There is a great sardine review & rating page to research/navigate which ones to buy and try: http://mouth-full-of-sardines.blogspot.com/p/sardine-list.html

    That is a good page.
    I discovered them when I needed to go low sodium/high calcium and Safeway offered me a coupon for a really good deal. I tried it and now they are in rotation. (Do check labels for sodium content.)
    I’ve eaten them like tuna salad too.
  • Sp1tfire
    Sp1tfire Posts: 1,120 Member
    edited November 2017
    Egg roll in a bowl recipe! http://tiphero.com/egg-roll-in-a-bowl/ It was shared with me and it is a budget god send.
    cauliflower = 3$ for a huge head that'll last multiple uses ( I riced it for this recipe!)
    Ground pork = $2.50 where I live for a lb
    coleslaw mix veg= $2.50
    sesame oil = $3.00 (once you buy it you won't have to for a long time!)
    tiny knob of ginger = 60 cents
    tiny garlic bulb = 60 cents

    Big servings in it too if you sub cauliflower rice in for regular. Makes a lot!
  • nutmegoreo
    nutmegoreo Posts: 15,532 Member
    I haven't read all the responses, but it looks like you got some great suggestions so far. I have chosen to place myself on a strict budget until the end of next year. With that, I have been shopping sales, checking out flyers and meal planning based on what's cheap at the moment.

    I was able to get 30lbs of vegetables for less than $15. Look for what's in season. Right now (in my location) squash are on sale. I haven't been a fan of squash due to inexperience with them, so I'm doing some learning on prep. I have learned to roast the seeds, and those are amazing for snacks.

    Someone here suggested the app, Flip, which has all the local flyers and you can use it to create a shopping list. That's been very helpful too. Get creative: I made breakfast sandwiches, English muffin with cheese, egg, and ham for less than 50 cents each.
  • maybe1pe
    maybe1pe Posts: 529 Member
    Right now my SO and I have placed ourselves on a stricter food budget for the time being (paying for an upcoming trip) and we have started cooking 2 or 3 things every Sunday. We then portion them out for each of us to take to work throughout the week and have dinner ready when we come home. We eat those things until they are gone and then we make something different. We don't throw out leftovers we make sure we eat or freeze them.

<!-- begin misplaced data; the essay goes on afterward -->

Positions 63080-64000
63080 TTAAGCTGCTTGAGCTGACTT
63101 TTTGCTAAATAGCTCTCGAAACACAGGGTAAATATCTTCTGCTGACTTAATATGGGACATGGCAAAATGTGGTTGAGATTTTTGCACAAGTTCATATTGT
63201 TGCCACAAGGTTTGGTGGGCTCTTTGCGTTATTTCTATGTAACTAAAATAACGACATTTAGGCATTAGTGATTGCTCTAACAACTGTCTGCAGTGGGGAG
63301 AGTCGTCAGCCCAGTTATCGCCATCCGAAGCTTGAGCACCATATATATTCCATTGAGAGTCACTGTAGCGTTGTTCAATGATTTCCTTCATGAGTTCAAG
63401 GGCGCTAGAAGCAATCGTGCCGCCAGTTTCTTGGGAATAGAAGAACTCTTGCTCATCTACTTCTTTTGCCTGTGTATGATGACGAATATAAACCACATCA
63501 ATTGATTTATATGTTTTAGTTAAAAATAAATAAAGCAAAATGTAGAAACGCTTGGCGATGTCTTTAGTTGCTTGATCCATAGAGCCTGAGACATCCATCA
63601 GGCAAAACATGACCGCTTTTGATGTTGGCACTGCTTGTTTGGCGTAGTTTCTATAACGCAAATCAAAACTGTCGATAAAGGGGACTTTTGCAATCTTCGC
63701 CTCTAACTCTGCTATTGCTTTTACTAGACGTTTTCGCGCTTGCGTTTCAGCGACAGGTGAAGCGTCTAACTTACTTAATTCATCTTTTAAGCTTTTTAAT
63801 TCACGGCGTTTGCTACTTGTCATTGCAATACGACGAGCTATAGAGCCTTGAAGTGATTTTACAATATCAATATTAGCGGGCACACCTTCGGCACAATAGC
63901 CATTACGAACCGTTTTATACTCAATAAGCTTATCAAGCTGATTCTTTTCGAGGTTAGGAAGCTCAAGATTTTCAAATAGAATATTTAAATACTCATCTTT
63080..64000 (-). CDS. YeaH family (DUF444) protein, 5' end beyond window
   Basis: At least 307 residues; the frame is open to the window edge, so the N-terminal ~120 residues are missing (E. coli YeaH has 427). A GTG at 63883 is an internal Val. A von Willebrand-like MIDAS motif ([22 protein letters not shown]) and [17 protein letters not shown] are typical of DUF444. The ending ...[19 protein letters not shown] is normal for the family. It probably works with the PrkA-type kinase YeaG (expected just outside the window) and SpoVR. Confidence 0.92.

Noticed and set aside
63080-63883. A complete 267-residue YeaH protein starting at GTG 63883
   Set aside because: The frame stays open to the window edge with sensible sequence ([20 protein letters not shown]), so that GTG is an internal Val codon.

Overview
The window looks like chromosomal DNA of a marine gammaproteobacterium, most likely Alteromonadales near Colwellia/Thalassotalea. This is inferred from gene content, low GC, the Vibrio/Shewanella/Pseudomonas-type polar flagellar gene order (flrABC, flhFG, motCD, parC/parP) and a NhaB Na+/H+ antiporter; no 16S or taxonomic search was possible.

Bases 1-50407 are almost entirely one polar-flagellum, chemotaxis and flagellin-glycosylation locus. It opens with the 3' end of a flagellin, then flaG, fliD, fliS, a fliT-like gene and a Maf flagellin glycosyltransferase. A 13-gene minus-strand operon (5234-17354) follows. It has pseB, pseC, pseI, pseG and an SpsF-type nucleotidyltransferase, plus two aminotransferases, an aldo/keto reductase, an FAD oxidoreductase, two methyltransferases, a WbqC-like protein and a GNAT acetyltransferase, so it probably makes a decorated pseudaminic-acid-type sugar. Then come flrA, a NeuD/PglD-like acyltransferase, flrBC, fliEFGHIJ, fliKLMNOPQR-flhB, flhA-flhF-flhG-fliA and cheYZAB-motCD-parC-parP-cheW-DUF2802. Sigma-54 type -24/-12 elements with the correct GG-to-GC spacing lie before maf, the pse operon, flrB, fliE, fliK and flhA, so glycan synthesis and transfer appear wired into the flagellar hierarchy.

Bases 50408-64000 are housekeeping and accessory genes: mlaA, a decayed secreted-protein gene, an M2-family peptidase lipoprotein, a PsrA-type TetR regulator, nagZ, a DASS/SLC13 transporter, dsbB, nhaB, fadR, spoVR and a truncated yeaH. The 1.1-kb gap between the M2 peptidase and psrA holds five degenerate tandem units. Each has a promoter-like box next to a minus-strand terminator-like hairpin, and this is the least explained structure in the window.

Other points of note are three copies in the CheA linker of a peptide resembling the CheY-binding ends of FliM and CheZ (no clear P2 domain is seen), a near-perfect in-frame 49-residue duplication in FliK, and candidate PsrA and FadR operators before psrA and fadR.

Buying frozen or canned fruit or vegetables.

    We like beans so I bought dry beans 2lbs for $2 and I made them in the crockpot. We now have days and days of beans to eat for the price of a couple of cans. Also we buy rice in bulk and make rice to go with meals. (SO is gluten free so we alternate our starches each week between rice, beans, sweet potatoes, or potato depending on what I can find super cheap)

    I buy chicken thighs bone-in, skin on and skin them myself. (side note bake chicken skin with salt and pepper for an hour and it's like bacon) in my area thighs like this are less than $1 a lb and boneless, skinless chicken breast is $2+ a lb.

    It is hard sometimes and some weeks are really boring food wise. But for us right now saving the money is worth it. I've been feeding us both on less than $200 a month. It's possible.

    Basically; batch cook, freeze if you have to, don't let anything spoil.
  • sarasmiles124
    sarasmiles124 Posts: 138 Member
    For cheap meals I usually do more vegetarian meals. I have meat and seafood maybe two to three times a week. I have a lot of lentils, soups and salads.